When Michael Schwartz jumped ship from Nemo last summer, this town's foodies practically choked on their sushi in shock. After all, as co-owner and executive chef, Schwartz helped make that establishment a modern-day dining landmark on the Beach, while also successfully steering nearby sisters Shoji Sushi and Big Pink. Local gourmands gulped hard again when he landed on the deck of Atlantic Restaurantin the Rubells' Beach House Bal Harbour Resort.
Could one of the most ebullient chefs around find contentment in a hotel environment?
Atlantic opened in 2000 with cookbook author Sheila Lukins as resident "food guru" in charge of developing what turned out to be a very basic menu of homestyle American cooking -- New England clam chowder, crabcakes with tartar sauce, roasted chicken, and so on. In effect the food guru has been replaced by the "food dude," but the emphasis on basics is still intact; it's just coming from another direction. Schwartz's influences include Wolfgang Puck and Alice Waters, his cooking style steeped in the simple notions and clean ingredients of West Coast cuisine -- in other words, more Pacific than Atlantic. But notions and oceans aside, Michael's greatest culinary asset is his ability to keep the flavors on each plate fresh, distinctive, and vibrant.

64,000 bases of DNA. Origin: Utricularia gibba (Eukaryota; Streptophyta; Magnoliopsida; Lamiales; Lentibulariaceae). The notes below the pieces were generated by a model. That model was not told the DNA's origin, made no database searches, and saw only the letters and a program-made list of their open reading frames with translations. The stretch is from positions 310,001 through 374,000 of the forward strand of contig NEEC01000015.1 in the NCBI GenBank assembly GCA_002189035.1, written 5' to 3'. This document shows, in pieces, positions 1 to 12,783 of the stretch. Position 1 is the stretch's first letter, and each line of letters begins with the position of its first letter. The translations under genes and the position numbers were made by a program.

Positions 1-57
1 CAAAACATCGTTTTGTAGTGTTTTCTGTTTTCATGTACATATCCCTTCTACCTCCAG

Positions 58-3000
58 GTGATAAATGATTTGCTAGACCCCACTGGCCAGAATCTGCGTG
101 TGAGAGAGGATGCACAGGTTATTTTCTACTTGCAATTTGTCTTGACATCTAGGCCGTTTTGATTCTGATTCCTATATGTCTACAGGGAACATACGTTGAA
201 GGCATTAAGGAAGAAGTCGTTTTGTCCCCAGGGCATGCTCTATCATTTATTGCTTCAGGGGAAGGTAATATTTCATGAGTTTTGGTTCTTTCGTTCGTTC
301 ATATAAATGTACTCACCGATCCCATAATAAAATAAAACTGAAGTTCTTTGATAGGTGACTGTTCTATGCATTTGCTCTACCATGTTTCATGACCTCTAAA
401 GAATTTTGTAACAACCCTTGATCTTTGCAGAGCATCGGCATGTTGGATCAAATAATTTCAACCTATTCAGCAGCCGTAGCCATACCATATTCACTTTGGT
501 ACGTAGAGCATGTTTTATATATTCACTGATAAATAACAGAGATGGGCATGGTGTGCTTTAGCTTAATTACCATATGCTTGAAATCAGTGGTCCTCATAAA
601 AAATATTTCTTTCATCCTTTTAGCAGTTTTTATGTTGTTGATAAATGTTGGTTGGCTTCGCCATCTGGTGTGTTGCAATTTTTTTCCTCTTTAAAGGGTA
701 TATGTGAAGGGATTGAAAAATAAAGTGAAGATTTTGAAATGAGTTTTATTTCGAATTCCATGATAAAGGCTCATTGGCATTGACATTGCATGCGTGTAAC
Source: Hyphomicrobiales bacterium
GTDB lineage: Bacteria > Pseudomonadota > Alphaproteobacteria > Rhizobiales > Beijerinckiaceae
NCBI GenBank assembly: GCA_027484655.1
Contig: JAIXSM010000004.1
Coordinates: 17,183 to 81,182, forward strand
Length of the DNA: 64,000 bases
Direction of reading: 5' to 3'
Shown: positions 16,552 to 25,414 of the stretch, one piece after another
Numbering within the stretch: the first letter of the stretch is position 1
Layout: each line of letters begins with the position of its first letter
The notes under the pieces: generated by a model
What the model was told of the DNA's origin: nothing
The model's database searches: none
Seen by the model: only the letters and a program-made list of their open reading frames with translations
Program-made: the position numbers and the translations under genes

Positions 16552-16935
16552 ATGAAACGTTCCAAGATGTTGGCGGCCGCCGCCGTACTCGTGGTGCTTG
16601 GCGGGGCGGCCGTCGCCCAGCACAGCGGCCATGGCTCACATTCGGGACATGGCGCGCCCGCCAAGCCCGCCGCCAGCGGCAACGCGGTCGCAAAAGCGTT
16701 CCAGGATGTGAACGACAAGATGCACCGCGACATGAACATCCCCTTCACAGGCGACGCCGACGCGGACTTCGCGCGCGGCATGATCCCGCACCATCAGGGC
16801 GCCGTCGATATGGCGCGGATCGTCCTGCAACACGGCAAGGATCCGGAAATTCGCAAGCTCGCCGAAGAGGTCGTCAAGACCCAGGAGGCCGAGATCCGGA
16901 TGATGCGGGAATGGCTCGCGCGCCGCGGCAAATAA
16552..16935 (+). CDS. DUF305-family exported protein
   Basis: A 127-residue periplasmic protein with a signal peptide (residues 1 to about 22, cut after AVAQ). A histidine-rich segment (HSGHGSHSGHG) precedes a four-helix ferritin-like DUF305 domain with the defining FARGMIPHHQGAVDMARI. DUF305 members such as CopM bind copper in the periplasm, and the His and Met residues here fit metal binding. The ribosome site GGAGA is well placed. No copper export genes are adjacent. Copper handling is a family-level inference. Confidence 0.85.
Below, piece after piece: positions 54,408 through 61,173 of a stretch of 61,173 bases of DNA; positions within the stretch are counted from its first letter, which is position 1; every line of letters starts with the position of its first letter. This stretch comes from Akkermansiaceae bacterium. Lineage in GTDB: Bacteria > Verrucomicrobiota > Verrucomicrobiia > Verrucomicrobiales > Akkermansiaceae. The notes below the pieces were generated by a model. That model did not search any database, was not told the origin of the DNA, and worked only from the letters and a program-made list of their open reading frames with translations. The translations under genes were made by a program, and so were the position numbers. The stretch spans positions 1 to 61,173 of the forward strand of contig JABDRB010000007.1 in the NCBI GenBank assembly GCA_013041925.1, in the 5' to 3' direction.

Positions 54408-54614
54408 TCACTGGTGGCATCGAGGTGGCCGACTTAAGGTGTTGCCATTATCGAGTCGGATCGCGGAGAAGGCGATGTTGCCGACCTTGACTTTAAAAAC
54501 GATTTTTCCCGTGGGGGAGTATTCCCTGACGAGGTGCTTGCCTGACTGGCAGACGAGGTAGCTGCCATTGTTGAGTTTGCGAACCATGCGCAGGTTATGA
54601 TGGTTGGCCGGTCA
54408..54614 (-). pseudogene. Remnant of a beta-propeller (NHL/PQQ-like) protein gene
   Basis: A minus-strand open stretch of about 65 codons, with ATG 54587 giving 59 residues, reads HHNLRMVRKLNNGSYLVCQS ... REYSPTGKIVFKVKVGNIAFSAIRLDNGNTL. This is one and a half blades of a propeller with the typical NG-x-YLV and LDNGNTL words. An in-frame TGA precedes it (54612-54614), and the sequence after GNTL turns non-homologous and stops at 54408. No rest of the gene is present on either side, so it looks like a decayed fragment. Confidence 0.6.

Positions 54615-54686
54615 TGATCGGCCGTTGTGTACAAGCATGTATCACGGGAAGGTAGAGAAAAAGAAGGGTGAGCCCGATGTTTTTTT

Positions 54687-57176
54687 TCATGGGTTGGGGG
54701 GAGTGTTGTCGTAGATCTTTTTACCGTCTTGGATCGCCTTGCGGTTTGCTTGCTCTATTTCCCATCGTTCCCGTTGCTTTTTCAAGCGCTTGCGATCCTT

The man also loves a good raw bar. The selections at Atlantic are shiny, briny, and anything but tiny, starting with a "gigantic shrimp cocktail" -- actually, the cocktail is only as sizable as you choose to make it, the shrimp ordered separately at $4.50 apiece, but the crustaceans are truly gargantuan, each one containing as much meat as the trio of "jumbo" shrimp usually found clinging to the rim of a cocktail glass. Stone crabs, Whitewater clams on the half-shell, and Kumamoto oysters are also sold individually, making it convenient to assemble your own personalized shellfish platter.
Most of the seven appetizers offered are also based on seafood, as you might expect from a place called Atlantic. One of our favorites was a crabcake complemented by sweet, buttery carrot sauce, the cake so filler-less it was hard to see how the plump clumps of lump crabmeat could hold together. A spicier start comes via a stimulatingly potent gazpacho, chunky with tomatoes and cucumbers, the tender lobster meat floating on top akin to the prize in a box of Cracker Jacks -- nice bonus, but not integral to enjoying the snack at hand.